On this Day 14th August 1884

The Girl in the Dock

M has not had a good start in life. Raised in the workhouse up at Madron, she has proved neither biddable more gracious. At times, she has refused to work. When roused to ire, she has smashed windows – “or anything upon which she could lay her hand” as the Cornishman will put it, reporting on the logical conclusion of today’s events. She has caused “immense trouble”, and is “notorious”, the newspaper will tell its readers; her conduct at times “extraordinary”.

Madron Workhouse in 1965 (courtesy of Morrab Library Photo Archive)

Madron Workhouse in 1965. Morrab Library Photographic Archive, accessed July 25, 2017,  http://photoarchive.morrablibrary.org.uk/items/show/9754

But that is in the future. Today, perhaps M is looking back on her immediate past. On her prison spell, back in May, after a particularly bad outburst at Madron. Then the intervention of the Penzance Girls’ Friendly Society, and her fortnight in “respectable service”.

How does M recall this part of her life? Does she differentiate – or does it all seem to her like one weary imprisonment after another? And how does she remember her fits of wrath, of madness: the breakages, the distress of those whose work it is to help her? Is she ashamed? Or still defiant? Does she understand why she has done such dreadful things? Can she even remember? What we do know is that – after a successful fortnight in her new situation, described as “an excellent worker, able and willing”– M’s resolve broke down. “The madness of the girl’s nature”, as the newspaper will put it, “came to the surface, and, in a few minutes, glass was smashing and window frames were paneless”.

Once again, the Girls’ Friendly Society has intervened. Once again, M has been found “decent lodgings”. But – for whatever reason - it’s all gone wrong again today. Now, she is out on her ear – out on the streets. She wanders down to the Eastern Promenade, where she will shortly be approached by PC Clift, who will later claim to have done no more than wish her goodnight. M – perhaps anticipating the shelter of the lockup – will respond by threatening to break every window in Market Jew Street. This is a serious business. It is the height of summer, in this golden age of shopping. The windows in question are large, made of expensive plate glass, designed to show the best that late 19th century Penzance has to offer. And so PC Clift will have no option but to take M into custody – perhaps in a kindly spirit, perhaps not – ready for a court appearance on Saturday.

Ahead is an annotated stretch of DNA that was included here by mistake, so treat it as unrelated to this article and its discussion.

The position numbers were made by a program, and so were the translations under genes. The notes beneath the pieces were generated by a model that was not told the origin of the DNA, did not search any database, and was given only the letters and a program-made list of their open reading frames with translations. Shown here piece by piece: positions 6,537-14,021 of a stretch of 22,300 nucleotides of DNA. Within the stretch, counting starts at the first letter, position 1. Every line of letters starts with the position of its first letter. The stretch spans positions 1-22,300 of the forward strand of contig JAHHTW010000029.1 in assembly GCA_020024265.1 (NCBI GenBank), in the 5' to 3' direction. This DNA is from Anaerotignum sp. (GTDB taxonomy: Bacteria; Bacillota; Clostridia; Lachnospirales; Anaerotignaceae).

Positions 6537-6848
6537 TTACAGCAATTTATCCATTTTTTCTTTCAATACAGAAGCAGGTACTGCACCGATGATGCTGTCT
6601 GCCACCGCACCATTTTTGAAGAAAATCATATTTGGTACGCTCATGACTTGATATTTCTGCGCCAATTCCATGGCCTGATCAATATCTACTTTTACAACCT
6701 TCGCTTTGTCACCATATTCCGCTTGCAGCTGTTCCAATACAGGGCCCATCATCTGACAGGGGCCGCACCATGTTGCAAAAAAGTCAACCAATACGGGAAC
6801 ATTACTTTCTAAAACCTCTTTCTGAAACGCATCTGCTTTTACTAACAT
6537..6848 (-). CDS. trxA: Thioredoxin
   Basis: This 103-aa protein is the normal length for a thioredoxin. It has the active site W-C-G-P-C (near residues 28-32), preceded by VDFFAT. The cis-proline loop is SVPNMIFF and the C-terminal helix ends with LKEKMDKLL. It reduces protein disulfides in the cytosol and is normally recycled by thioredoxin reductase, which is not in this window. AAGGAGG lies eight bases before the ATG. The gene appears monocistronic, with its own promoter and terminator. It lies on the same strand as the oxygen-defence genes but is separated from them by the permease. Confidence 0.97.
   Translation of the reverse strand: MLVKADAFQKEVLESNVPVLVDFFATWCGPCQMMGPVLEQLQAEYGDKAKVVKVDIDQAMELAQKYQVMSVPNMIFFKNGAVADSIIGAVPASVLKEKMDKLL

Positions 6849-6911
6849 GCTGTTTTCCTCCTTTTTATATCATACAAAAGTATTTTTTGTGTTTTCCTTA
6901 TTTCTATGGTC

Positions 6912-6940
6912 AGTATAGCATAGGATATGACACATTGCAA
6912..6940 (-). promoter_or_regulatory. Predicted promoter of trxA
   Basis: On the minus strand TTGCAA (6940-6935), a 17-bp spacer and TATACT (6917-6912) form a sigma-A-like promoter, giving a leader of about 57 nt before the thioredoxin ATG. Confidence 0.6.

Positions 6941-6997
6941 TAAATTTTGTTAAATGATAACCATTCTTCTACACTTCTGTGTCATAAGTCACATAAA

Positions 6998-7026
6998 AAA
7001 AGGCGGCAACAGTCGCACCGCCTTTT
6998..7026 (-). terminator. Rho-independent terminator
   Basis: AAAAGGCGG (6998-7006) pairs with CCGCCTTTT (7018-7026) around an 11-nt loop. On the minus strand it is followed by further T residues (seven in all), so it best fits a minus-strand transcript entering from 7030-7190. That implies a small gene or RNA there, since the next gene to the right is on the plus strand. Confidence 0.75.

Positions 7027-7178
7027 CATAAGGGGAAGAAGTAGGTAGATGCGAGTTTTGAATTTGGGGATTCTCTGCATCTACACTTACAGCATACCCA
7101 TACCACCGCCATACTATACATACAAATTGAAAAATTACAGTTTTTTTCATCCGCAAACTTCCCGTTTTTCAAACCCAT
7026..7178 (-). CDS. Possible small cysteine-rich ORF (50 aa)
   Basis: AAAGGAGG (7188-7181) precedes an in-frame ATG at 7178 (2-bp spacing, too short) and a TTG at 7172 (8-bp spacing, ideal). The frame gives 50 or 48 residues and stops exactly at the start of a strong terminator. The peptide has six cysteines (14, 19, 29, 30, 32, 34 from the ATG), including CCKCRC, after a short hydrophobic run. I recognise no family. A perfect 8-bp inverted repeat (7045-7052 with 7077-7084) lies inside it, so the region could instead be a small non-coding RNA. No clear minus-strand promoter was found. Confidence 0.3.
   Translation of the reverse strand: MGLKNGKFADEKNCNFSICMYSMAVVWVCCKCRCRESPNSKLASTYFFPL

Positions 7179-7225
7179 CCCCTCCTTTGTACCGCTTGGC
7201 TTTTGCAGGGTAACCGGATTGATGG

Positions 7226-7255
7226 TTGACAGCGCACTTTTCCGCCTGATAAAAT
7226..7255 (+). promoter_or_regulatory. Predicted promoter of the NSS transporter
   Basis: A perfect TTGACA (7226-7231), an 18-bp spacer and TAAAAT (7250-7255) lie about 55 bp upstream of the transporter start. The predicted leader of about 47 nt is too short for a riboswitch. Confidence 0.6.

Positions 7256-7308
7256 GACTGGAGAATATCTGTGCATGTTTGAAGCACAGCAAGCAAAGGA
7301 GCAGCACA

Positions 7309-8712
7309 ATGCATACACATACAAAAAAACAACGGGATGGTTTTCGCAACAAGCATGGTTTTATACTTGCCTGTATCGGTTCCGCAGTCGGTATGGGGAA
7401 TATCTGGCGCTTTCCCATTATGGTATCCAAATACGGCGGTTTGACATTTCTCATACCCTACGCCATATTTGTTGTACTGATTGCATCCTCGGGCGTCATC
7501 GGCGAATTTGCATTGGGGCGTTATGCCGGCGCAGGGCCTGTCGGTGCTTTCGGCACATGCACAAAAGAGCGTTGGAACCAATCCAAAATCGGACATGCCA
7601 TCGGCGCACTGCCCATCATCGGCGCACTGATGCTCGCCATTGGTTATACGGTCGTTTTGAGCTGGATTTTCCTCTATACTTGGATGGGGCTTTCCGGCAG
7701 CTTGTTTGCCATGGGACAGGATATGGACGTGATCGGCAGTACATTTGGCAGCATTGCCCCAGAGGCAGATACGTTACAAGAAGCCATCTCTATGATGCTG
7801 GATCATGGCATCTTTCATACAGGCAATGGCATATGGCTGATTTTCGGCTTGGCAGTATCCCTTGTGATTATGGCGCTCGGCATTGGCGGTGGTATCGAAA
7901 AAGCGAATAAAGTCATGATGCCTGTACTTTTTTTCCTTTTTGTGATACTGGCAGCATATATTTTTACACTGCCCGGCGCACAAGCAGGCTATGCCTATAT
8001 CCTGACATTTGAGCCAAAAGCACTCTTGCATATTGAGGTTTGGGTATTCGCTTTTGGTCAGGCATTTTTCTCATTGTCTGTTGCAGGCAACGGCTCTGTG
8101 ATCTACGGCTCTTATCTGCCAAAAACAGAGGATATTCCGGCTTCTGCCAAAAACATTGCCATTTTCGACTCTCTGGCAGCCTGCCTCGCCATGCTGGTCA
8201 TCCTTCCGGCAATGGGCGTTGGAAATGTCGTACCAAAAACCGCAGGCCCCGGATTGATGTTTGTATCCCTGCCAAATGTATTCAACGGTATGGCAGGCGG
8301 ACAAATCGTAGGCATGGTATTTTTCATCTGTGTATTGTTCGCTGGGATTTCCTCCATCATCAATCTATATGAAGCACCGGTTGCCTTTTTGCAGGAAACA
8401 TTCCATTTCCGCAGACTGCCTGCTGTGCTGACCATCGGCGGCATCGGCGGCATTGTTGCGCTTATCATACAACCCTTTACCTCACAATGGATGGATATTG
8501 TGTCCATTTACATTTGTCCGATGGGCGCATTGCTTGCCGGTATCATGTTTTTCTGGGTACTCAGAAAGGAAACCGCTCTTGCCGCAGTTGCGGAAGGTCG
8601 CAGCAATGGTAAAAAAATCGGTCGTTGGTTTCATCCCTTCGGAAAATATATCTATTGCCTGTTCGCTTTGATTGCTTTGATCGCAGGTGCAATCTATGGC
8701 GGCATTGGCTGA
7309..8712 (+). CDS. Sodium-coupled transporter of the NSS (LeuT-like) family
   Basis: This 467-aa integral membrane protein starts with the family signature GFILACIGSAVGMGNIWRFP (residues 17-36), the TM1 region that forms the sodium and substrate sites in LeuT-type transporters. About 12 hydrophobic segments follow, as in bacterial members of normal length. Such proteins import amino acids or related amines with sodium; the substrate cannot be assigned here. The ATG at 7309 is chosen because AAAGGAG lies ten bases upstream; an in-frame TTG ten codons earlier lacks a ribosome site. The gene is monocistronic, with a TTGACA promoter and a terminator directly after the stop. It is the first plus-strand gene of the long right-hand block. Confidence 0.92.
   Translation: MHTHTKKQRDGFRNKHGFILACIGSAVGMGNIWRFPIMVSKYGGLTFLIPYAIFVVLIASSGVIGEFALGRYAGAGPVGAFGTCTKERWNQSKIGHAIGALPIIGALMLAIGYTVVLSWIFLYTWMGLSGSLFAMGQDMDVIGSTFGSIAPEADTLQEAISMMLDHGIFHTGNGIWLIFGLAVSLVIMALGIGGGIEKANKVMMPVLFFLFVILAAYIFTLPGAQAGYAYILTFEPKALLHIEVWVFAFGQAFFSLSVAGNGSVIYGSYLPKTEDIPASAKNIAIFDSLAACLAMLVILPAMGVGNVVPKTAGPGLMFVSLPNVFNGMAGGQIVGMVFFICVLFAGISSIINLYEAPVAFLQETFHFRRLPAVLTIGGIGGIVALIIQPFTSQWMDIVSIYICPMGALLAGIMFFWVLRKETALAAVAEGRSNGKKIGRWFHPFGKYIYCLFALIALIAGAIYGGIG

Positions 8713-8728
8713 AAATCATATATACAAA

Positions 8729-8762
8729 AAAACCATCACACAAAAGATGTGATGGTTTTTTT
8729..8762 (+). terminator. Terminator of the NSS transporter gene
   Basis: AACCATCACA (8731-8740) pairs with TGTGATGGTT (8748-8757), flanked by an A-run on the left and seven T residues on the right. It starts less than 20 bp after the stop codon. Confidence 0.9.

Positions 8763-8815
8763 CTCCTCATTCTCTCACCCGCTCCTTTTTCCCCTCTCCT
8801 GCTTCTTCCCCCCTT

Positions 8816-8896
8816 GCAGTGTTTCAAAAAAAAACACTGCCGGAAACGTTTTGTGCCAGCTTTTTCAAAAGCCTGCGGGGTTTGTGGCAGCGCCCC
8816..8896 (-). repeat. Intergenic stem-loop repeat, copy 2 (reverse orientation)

Perhaps M has already decided, even before her arrest, that she will refuse their lock-up food; will reveal herself to be “as fierce as an untamed tiger”. That she will use such language as “never has… been heard, in Penzance court of justice”. That she will address the magistrates as “dirty bastards”; that she will address the court with “an endearing title said to be common among sailors”; that she will vow to hang herself with her own garter rather than go back to Madron. And perhaps, wandering the streets tonight, drifting downhill towards the seafront with no hope of a third rescue, she despairs of any kind of salvation. “I am going to hell”, she will say in court, “and you ----- ----- are sending me there, the whole lot of you”.

M will be given the option of paying £1 plus costs, and on refusing to pay she will be sent to Bodmin Jail, with hard labour. She will leave town quietly.

 

Cornishman 28th August 1884, page 6

A Penwith Paper on the subject of aid for women who fell on hard times is scheduled for winter 2017/18.




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